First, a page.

Technical writers or non fiction writers scribble to pay the bills and for the love of the analytical or the exercise of truth or deception.

Fiction authors write to illuminate their world or escape it.

Whichever kind of writer, it's all about staying alive and helping or entertaining others.

The Writing Life

Like most writers, I have a love of reading and the power of words. When I was younger, I read everything I could get my hands on, but I don’t consider myself well read. I consumed books like a starved person, so quickly I hardly knew what I had read. By some strange process of osmosis, I learned from everything I read, but I cannot give you an erudite discussion of characters, plots, or authors. I can only tell you it’s lodged some where in the core of my being and informs my writing.

In addition to reading, I’ve spent a life time writing---from that first elementary school composition to my college days when I studied French literature and wrote explications de texte. Along the way, I fell into technical writing--to put food on the table and pay bills. In the 90s, I had the good fortune to take a dialog class with Sol Stein, former owner of Stein & Day publishers in New York and a prolific author. That led to his California-based writers’ group, Chapter One. It was a rigorous, ego-bruising experience, but I was intent on learning everything I could about fiction writing. A few years ago, I also had the good fortune to study with another writer, Louella Nelson, an experienced romance writer and teacher of fiction writing. She provided a different perspective and balance to my writing.

My novel, DREAMING OF LAUGHING HAWK, a mainstream, Sixties era novel, is available on Amazon in print and ebook (also available in Canada, Europe, Japan, and Brazil). Download a free sample. If you like it, I hope you'll download the book and post a review on Amazon.

Thursday, April 14, 2011

The Writing Garden

You can compare writing to any creative process, but I think gardening is the perfect creative analogy. Six weeks ago, my garden was a bunch of seedlings sitting in front of my dining room window. Now they are gearing up for that summer rampage of growth. The tomato plants are over two feet tall. The peppers are sitting sedately, waiting for the crazy weather to subside and the hot summer days to arrive. The beans are twisting and turning heavenward, leaping up several inches each day.

As for the writing, I am now 200 pages into editing a 500-page novel. The second 100 has been more difficult. Like a gardener, a writer needs to control the weeds and put fingers in the soil and feel the beat. Words are like rain drops. You listen for the rhythm and the sound. Just as you would touch a plant to sense its needs, its condition, so too is writing a tactile experience. If something is lacking, you must find the remedy. Sometimes words must be pruned to concentrate the life force. Sometimes passages must be ripped out because they threaten the whole.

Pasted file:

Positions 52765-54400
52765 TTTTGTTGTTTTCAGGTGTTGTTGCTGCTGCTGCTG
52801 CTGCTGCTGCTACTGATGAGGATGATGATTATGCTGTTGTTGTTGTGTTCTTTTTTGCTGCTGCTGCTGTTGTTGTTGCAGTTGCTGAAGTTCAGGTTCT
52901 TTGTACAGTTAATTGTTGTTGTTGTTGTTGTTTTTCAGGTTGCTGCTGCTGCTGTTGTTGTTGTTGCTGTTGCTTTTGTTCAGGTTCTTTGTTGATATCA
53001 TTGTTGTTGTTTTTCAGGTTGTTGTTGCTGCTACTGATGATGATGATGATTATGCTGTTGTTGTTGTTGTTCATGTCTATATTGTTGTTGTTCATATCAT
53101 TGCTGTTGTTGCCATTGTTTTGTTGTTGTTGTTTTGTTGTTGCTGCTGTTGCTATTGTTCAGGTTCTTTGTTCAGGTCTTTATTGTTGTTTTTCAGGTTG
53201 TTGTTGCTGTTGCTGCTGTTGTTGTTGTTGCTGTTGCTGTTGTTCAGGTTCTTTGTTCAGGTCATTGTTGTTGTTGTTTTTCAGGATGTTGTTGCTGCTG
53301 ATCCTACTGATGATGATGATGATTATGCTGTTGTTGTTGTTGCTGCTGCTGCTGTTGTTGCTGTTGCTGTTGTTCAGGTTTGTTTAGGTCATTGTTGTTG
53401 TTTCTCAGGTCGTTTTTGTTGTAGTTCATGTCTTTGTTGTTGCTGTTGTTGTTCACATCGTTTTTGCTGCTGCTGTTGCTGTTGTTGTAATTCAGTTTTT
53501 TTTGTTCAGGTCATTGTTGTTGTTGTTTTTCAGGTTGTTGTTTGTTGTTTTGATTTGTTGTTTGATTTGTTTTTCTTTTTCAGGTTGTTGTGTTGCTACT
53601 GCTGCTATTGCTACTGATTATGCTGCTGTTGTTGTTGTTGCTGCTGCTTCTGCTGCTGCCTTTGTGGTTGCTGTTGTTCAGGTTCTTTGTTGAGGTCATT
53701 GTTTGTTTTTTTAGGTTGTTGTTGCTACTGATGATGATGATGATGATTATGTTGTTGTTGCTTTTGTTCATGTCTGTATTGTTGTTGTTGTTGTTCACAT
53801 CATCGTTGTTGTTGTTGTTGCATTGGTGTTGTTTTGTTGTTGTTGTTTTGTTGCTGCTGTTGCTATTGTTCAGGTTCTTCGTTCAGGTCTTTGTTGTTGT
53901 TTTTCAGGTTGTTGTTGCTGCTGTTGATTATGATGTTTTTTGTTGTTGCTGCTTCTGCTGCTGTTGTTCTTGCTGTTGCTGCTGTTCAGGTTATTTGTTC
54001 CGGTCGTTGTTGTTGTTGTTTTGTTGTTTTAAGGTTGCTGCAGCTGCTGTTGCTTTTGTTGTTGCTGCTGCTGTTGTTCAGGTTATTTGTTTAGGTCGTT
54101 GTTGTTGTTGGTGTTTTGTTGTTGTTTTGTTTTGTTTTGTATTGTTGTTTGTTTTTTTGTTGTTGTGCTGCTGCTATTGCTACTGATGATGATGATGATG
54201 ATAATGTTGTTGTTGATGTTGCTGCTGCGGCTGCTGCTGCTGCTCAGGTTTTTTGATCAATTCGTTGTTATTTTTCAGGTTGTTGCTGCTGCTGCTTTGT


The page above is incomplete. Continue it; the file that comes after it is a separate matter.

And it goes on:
Always, always there is a life force you must tap. Take off the garden gloves so you can feel the soil and touch the plants. My husband often takes it upon himself to water the garden when I can't get to it. I always check out his handiwork because I know when he splashes water around a plant that he thinks he has watered it satisfactorily. My fingers dig deep and tell me otherwise. I see when a plant is weak or diseased, starving or thirsty. And so it is with writing. You have to go after it like a gardener--touching, smelling, seeing, hearing, tasting. And then there's that sixth sense--knowing, the third eye. When you stand in the midst of all that you think is beautiful, you must be able to stand back and coolly assess the whole without ego.

4 comments:

  1. The most gardening I've done is a Chia XMas tree--and that didn't go so well.

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  2. But I see you've done a lot of writing. If you can write a novel, you ought to be able to handle pushing a couple of seeds in the ground. :-)

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  3. Thanks for sharing the pretty garden pictures!

    I'm starting up a 'Critiquing Crusaders' program, where participants in the Second Crusade can find other writers to exchange critiques with or form critiquing circles. If you're interested, come by The Kelworth Files to check it out!

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  4. Your garden is lovely! And I love the comparison of those weak plants and weak words.

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